Subjects: Interest rates; cost of living pressures; the Government’s broken promise on a $275 cut to your power bills; Labor’s crab walking away from legislated tax cuts; Optus data breach; Syrian repatriation.
Thanks everyone for being here today. I just wanted to make a couple of comments.
Australian families are finding it harder and harder as every day goes by under this government – another interest rate rise, petrol prices going up by another 23 cents a litre, an increase in their electricity bills, their gas bills, every cost of living pressure is starting to pile up on Australian families. Before the election the Prime Minister promised on no less than 97 occasions that they would reduce energy prices and that they had a plan to deal with the cost of living pressures on families. Since the election, the Prime Minister has never mentioned that $275 figure again and it’s clear that there is no plan to help families with the rising cost of living pressures on them and in their small businesses.
So, as things start to tighten in the economy, the Australian public wants to know that Mr Albanese and Dr Chalmers have a plan, but it’s clear that they don’t – and families are the ones that are hurting and suffering at the moment. I’m particularly concerned about families when interest rates keep going up and up and up under this government.
We’re watching what’s happening in the UK and the US. We know that the Australian economy is much stronger – the fundamentals here are much stronger – because of nine years of Coalition government. So the US and the UK, it seems are certain to go into recession, but the Australian economy should not go into recession – let’s be very clear about that – unless Labor really stuffs it up. So, people will be watching very carefully what happens in the Budget fairly shortly and if there’s not a plan there to help families, then that will be another broken promise from this government.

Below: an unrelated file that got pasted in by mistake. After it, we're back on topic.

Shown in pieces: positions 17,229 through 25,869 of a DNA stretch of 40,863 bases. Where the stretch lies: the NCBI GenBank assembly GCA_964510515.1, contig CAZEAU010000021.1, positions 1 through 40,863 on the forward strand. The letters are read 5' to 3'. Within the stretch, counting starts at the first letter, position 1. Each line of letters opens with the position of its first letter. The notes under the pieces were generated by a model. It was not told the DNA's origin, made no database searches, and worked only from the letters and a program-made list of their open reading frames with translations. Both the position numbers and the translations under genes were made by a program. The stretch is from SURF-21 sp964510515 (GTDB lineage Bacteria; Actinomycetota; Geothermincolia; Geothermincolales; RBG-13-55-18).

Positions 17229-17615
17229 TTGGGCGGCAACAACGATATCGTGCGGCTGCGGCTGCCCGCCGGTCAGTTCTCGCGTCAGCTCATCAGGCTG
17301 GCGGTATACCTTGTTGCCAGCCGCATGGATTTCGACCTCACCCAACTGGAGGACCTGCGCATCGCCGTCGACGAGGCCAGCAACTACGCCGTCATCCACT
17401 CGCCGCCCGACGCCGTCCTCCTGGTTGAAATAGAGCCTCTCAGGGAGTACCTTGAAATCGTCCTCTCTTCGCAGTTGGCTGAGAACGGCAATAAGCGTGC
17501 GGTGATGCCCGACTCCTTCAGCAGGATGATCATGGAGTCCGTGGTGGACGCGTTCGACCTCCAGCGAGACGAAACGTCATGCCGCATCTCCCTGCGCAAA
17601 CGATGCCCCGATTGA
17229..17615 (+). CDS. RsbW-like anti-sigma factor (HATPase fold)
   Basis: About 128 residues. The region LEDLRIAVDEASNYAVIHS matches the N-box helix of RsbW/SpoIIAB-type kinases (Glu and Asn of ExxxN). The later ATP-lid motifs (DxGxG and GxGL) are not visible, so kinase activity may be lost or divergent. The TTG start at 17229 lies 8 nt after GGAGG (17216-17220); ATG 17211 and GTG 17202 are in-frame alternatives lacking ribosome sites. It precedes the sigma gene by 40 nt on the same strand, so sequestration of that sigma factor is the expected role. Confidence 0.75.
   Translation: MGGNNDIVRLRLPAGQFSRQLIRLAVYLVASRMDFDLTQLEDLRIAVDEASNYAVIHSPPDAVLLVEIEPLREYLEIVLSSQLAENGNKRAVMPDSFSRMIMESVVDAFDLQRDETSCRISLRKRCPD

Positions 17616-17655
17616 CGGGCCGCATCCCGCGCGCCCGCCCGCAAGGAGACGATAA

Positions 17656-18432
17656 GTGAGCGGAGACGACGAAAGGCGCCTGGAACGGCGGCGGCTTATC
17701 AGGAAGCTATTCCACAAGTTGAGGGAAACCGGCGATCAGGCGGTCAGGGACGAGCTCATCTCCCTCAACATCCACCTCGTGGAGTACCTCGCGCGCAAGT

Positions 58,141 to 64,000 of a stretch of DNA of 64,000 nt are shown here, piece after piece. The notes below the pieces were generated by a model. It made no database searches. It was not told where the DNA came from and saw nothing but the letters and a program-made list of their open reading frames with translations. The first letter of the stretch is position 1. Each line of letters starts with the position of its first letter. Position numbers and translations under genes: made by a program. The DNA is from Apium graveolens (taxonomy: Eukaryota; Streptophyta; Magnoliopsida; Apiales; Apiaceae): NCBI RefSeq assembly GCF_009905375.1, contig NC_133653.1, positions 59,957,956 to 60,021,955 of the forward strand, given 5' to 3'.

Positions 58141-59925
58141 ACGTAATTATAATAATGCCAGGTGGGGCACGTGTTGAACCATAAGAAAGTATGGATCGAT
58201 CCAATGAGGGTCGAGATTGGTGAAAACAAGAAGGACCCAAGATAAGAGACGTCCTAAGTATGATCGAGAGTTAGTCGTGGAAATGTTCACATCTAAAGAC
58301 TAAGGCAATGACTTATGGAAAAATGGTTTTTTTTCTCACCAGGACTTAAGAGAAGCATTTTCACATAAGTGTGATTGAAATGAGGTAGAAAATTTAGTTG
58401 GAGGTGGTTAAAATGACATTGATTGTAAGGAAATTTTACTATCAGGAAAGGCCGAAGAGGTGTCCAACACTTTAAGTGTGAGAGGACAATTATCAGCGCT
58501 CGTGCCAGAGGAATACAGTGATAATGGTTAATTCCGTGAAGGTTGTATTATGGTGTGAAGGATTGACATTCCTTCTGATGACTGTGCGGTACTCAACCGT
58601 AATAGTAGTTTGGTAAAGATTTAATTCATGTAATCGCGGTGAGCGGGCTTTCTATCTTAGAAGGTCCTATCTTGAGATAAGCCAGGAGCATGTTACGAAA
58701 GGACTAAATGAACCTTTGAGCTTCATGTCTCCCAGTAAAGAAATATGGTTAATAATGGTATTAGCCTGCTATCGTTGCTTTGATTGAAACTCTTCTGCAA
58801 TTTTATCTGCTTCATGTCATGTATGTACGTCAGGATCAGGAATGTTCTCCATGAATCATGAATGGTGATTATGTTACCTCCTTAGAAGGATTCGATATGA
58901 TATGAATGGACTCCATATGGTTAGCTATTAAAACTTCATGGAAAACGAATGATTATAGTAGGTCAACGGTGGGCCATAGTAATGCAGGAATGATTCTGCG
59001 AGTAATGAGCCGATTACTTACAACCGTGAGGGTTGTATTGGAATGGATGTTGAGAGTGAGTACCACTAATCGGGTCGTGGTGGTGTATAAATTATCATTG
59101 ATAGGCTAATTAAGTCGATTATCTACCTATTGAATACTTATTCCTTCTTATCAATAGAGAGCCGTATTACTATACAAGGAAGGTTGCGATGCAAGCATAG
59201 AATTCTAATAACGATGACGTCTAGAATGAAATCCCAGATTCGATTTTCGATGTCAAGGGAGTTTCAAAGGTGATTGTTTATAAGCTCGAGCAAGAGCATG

Now, it’s clear that the Prime Minister and the Treasurer are trying to crab walk away from the stage three tax cuts. That’s despite the fact that they voted for them in the Parliament and they looked the Australian public in the eye and said that they would keep those tax cuts. What it does is it reduces the tax burden on middle income earners. It’s no parallel whatsoever with the United Kingdom and what’s happening there at the moment and that cannot be used as justification for Labor to break another core promise to the Australian public. The top marginal tax rate in the UK was proposed to be abolished, that is not what is proposed here in Australia. What’s proposed here is that the 32.5 per cent marginal tax rate will reduce down to 30 and there will be an abolition altogether of the 37 per cent tax rate. The top marginal tax rate under stage three tax cuts doesn’t change, it stays where it is, and if Labor is trying to pretend that there is some equivalence here and that that’s some justification for them based on what’s happening in the UK, it’s a complete and utter furphy, so they should be called out for that.
It will mean that people on incomes of between $45,000 and $200,000 each year in our country will pay 30 cents in the dollar. Now, that is very significant support and it’s needed because these families are hurting. Now, if it’s okay for Labor to provide support to families on a family income of $400,000 a year and provide support to those families, why are they trying to reintroduce a tax hike for families who are earning $120,000, $180,000 a year, or less than that? So, there are lots of answers that the government needs to provide and let’s hear the Prime Minister explain his way out of the latest mess that he’s in the process of making.
I wanted to make a couple of comments in relation to the proposal by the government to bring women and children back from Syria. Now, I’ve asked for a briefing from the Director-General of ASIO and the Australian Federal Police Commissioner. I’m hoping that that will happen this afternoon. I’m working in with their diaries and very appreciative of how busy they are, but it’s clear now that the Australian government has a plan that they’ve put in place, but we don’t know any detail of it.